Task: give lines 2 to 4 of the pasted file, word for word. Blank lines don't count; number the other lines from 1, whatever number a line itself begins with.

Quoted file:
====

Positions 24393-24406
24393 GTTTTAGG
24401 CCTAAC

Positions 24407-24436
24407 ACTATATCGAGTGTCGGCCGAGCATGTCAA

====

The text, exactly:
24393 GTTTTAGG
24401 CCTAAC

Positions 24407-24436